BioWorld International Correspondent
MUNICH, Germany - European biotechnology investors looked for breaks in the gloom of both public and private markets - along with signs of the success that many said are crucial for a recovery - at the EC21 BioInvestor Conference in Munich.
One positive sign came from data from Deloitte and Touche, which showed that venture investments expected for 2003 were likely to be in line with the steady growth trend from the mid-1990s to present. The difficulty for many investors and companies is that the trend line is well below the levels of investment seen in 1999 and 2000.
Jane Fisken, managing partner with DrKC Life Science Partners LP, brought home the new reality, saying, "Everyone appreciates that today's challenge is survival."
Companies are struggling now, and she added that "restructuring and adapting are harder in Europe than in the United States."
Venture-backed companies face structural difficulties as well. "The biggest challenge is a bottleneck that comes from the lack of exit options," she said. "You can't sell loss-making businesses."
Karl Keegan, who is head of European biotechnology research for Banc of America Securities Ltd., said that changing investors' perceptions is difficult because "companies are not delivering on their promises." The lack of exits for venture investors is likely to continue, he said, "because a cash crunch is coming in public markets."
Others had more optimism. Hugo Schepens, secretary general of the EuropaBio trade association, pointed out some salutary effects of difficult market conditions. The association continues to grow, with new national biotechnology associations as well as companies joining, reflecting increasing maturity in the industry. The sector also has "learned not to expect miracles from Brussels," he said, referring to the capital of the European Union and source of government initiatives and funds.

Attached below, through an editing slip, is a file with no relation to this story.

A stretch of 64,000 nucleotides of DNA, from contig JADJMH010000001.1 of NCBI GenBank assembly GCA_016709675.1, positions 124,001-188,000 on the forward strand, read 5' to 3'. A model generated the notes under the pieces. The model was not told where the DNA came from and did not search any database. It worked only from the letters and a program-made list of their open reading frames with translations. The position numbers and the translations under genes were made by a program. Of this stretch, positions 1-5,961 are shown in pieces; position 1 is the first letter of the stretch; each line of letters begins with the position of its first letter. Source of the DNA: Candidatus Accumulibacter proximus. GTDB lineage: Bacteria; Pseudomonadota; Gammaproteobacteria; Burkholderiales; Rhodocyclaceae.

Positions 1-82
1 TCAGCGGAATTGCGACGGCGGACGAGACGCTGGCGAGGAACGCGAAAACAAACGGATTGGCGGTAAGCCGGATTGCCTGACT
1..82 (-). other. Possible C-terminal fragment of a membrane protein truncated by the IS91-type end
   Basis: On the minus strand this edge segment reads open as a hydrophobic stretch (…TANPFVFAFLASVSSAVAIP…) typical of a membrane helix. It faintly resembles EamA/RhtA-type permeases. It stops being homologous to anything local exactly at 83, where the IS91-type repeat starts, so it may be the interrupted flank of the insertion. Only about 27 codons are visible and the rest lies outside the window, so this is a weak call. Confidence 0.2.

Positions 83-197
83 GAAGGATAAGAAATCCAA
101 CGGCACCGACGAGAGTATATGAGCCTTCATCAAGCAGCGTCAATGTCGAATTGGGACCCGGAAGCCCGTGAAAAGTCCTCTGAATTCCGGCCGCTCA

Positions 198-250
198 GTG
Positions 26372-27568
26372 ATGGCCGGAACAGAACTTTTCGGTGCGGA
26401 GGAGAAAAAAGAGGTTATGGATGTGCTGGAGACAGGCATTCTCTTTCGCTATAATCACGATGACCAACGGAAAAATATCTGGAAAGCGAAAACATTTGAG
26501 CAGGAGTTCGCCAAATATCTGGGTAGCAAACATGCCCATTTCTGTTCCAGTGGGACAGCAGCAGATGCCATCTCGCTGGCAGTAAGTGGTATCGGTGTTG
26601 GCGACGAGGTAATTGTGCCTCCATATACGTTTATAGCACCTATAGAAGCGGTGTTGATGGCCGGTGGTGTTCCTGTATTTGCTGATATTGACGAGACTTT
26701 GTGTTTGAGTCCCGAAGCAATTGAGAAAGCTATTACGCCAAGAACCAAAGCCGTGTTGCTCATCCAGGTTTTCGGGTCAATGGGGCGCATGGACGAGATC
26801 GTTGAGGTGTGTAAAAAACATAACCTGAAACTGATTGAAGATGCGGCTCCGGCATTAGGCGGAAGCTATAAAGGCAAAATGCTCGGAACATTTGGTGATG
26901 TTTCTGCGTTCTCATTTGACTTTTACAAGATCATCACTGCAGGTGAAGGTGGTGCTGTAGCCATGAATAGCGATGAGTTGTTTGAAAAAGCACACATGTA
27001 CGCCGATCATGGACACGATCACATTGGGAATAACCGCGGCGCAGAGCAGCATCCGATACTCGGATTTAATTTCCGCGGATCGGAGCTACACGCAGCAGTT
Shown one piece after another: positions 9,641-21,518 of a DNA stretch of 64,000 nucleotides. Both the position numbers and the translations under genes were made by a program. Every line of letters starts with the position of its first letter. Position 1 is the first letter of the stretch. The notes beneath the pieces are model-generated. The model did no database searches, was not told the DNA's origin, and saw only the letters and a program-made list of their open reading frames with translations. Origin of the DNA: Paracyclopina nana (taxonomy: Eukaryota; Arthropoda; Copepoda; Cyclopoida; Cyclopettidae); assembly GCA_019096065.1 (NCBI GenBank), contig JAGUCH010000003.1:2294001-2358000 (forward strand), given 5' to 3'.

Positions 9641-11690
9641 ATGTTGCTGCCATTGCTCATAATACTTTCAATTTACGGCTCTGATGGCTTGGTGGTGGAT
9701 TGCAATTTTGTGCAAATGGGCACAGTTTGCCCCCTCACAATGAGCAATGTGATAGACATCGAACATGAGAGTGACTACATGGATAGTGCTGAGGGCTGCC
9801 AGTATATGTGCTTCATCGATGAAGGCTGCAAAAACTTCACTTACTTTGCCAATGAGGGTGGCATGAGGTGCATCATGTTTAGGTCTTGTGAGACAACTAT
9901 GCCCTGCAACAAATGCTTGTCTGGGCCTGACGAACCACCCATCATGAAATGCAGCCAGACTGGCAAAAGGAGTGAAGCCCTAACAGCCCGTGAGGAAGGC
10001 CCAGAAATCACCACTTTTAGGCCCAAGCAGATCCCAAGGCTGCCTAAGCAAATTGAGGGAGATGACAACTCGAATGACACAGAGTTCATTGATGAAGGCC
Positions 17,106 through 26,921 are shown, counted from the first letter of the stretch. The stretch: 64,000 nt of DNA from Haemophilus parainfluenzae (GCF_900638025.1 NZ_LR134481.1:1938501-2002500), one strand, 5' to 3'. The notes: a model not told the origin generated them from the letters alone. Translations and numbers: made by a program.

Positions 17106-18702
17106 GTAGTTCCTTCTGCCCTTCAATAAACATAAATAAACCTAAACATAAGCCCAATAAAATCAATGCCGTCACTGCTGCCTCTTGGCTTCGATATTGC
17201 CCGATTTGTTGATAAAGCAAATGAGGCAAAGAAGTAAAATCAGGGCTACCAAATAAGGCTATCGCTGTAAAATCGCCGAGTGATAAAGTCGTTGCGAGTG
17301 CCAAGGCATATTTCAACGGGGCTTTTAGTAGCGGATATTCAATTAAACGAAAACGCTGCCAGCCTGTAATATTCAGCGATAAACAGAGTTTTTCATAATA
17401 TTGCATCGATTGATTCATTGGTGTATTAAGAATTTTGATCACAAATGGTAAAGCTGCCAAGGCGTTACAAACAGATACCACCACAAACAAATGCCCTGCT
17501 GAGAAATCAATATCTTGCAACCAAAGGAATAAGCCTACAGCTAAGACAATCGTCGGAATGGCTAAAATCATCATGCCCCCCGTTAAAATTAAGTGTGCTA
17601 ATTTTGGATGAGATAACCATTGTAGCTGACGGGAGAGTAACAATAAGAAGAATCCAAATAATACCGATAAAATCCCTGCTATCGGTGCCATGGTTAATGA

"It is much better to foster competition of measures between EU member states than to keep waiting for EU-wide measures," Schepens said, adding that another lesson of the current market should be to focus public investment on existing biotechnology clusters before attempting to create new ones.
Asked whether the current conditions were the worst ever for biotechnology, Tim Wilson, a principal in life science investments for Atlas Venture, said, "It's not nearly as bad as 1994 in the U.S., but in Europe this may be the worst." A turnaround, in his estimates, will come from proven successes with new drugs.
"There is no shortage of VC money," he said. "There are sufficient bridge investors. Over the next two or three years, the companies that are on the cusp need to deliver."
Atlas, Wilson added, is extremely busy.
"We are buying low," he said. "The biggest challenges for the companies are financing issues. We have to figure out business plans that will support the pipelines for up to three years."
Prescriptions for improving the outlook varied greatly.
"The markets need macroeconomic stabilization," said Ravi Mehrotra, head of European biotechnology equity research for SG Cowen.
"Business plans should be much more modest at their beginnings, and companies should realize their dependence on major pharmaceutical firms very early," said Francesco de Rubertis, a partner with Index Ventures. Citing successes in Switzerland as positive examples, de Rubertis also believes that the turnaround is likely to occur sooner than the current consensus expects.
Kai Bruening, a portfolio manager with Cominvest Asset Management GmbH, said, "Public biotechnology funds have shrunk, and the sector has to attract general investors back to biotech."
Maarten de Jong, a director for health care with Lehman Brothers, agreed, saying, "The value proposition alone is probably not enough to attract generalists."
The analysts and investors agreed that the quickest way to change perceptions would be successful results for a major biotechnology-based drug.